British Airways on Wednesday, July 6 axed 10,300 short-haul flights through the end of October, with the aviation sector battling staff shortages and booming demand as the pandemic recedes.
“The whole aviation industry continues to face significant challenges and we’re completely focussed on building resilience into our operation to give customers the certainty they deserve,” the airline said in a statement, having already announced hundreds of flight cancellations this summer.
The airline said it would now reduce its April-October schedule by 11%, having said in May the cuts would amount to 10%.
The cancellations are all short-haul with long-haul unaffected in this new round of cancellations which takes the total for the summer to 13%. The carrier is also facing disruption from planned strikes later this month.
British Airways will cut more flights during the crucial summer holiday months, as airlines and airports across Europe struggle to keep up with strong post-pandemic demand from holidaymakers.
“The Government recently decided to give the whole industry slot alleviation to minimise potential disruption this summer. While taking further action is not where we wanted to be, it’s the right thing to do for our customers and our colleagues.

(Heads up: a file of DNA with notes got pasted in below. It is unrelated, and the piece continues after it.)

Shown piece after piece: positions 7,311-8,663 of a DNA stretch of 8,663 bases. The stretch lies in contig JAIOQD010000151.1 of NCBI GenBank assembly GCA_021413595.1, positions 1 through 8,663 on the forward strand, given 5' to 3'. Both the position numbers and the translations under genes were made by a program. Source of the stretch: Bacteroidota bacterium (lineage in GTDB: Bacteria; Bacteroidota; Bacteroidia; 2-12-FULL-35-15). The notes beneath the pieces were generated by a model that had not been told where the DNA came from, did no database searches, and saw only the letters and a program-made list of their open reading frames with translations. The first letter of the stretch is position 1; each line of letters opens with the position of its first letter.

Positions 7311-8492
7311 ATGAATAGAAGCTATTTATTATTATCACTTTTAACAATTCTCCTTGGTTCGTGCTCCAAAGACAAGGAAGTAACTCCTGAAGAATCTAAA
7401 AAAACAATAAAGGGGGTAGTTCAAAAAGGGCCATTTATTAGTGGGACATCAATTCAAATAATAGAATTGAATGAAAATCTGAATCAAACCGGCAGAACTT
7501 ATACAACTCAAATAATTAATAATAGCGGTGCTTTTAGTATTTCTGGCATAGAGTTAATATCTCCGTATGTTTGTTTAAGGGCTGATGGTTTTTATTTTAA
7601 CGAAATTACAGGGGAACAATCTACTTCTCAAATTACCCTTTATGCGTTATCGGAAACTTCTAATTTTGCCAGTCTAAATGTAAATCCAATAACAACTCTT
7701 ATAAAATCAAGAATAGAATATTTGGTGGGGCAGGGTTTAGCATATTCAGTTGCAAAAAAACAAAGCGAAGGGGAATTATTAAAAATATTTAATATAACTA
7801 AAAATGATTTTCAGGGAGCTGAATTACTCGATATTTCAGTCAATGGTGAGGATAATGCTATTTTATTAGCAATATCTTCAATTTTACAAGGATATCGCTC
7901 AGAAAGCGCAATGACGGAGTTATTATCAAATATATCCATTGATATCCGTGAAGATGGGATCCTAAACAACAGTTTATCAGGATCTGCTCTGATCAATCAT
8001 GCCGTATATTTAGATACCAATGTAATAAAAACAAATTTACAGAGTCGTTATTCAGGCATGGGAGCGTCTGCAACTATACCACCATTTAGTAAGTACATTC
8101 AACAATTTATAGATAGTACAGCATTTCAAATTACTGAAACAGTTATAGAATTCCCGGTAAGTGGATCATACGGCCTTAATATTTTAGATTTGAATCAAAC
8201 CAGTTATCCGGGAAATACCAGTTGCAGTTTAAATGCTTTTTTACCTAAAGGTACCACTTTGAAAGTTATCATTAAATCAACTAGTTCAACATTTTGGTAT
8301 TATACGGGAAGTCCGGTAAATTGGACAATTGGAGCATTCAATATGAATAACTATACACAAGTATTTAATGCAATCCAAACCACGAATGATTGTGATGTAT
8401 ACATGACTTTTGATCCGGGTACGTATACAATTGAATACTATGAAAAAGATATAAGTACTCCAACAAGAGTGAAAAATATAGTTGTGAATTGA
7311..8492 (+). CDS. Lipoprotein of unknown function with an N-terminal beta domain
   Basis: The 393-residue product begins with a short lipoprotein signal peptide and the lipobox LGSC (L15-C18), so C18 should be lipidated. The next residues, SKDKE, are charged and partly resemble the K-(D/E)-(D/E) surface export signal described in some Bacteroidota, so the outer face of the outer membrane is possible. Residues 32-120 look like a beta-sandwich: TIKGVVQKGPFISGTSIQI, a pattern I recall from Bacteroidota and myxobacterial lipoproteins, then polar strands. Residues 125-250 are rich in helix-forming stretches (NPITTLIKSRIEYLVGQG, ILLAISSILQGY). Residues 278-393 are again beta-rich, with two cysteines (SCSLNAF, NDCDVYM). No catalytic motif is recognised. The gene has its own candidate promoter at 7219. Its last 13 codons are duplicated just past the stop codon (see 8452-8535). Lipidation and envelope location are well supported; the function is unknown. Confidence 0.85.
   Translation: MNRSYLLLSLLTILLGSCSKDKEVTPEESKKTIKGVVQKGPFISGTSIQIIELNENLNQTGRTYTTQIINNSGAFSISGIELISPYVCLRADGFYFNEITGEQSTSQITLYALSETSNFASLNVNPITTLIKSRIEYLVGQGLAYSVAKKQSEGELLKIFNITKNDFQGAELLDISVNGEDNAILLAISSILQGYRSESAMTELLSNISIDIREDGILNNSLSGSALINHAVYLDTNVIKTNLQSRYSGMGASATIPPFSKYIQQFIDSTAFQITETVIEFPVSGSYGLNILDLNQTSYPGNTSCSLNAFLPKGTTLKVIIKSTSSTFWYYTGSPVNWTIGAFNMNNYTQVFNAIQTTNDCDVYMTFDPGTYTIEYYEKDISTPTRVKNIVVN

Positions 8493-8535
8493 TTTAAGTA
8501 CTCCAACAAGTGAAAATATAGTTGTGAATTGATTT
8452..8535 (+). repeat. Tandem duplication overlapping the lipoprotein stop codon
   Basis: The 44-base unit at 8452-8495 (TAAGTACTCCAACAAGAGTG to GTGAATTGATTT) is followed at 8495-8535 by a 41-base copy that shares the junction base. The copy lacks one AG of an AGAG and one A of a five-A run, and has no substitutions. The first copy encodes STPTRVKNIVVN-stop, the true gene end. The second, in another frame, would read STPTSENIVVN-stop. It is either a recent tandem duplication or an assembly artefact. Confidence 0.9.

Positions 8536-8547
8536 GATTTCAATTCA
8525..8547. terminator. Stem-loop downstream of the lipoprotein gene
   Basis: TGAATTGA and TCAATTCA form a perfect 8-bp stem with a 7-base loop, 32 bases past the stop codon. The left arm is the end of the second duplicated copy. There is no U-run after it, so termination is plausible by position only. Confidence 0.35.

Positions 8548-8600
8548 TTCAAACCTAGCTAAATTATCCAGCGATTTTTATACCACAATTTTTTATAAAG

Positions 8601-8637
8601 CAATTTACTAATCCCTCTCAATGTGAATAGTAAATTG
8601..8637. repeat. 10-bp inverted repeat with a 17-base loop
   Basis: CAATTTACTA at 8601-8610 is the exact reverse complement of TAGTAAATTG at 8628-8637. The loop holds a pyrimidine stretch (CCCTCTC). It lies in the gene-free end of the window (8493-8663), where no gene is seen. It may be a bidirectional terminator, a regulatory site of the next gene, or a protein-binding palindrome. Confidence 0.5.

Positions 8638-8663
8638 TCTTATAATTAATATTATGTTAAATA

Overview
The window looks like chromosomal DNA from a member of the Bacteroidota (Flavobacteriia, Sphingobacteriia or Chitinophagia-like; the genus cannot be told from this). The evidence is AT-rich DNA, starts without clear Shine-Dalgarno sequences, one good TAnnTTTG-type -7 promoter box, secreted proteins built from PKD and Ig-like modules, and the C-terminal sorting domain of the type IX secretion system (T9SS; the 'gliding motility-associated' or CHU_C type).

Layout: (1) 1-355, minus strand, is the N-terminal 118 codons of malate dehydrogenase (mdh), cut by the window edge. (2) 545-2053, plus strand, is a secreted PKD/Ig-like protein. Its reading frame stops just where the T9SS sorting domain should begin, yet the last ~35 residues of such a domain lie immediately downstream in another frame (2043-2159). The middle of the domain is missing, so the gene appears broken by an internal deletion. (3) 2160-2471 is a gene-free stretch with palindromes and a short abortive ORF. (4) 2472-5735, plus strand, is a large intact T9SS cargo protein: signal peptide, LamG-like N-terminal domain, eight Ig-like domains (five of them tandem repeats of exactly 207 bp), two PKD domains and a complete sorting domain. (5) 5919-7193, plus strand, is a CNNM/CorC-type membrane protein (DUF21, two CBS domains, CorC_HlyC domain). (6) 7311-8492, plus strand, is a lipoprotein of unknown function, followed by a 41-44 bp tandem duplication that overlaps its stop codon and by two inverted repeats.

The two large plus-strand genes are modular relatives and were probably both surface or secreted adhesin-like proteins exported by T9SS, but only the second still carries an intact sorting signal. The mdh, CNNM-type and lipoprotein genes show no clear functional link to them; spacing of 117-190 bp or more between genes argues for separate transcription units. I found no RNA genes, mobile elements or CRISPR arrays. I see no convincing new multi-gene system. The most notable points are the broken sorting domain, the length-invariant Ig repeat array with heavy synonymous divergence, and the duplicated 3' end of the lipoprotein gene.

While most of our flights are unaffected and the majority of customers will get away as planned, we don’t underestimate the impact this will have and we’re doing everything we can to get their travel plans back on track. We’re in touch to apologise and offer rebooking options for new flights with us or another airline as soon as possible or issue a full refund.”British Airways
Britain last month temporarily relaxed rules around airport slots to allow airlines to devise realistic flight schedules and avoid last-minute cancellations in light of staff shortages.
Airlines and airports across Europe are struggling to keep up with strong post-pandemic demand from holidaymakers, causing chaos for travellers and forcing Heathrow and Gatwick to impose their limits on capacity.
The British government called on airlines last week to run “realistic” summer schedules to ensure they avoid a repeat of recent chaotic scenes at airports during the upcoming holiday season.
“This new flexibility means that we can further reduce our schedule and consolidate some of our quieter services so that we can protect as many of our holiday flights as possible,” a BA spokesperson said in an email.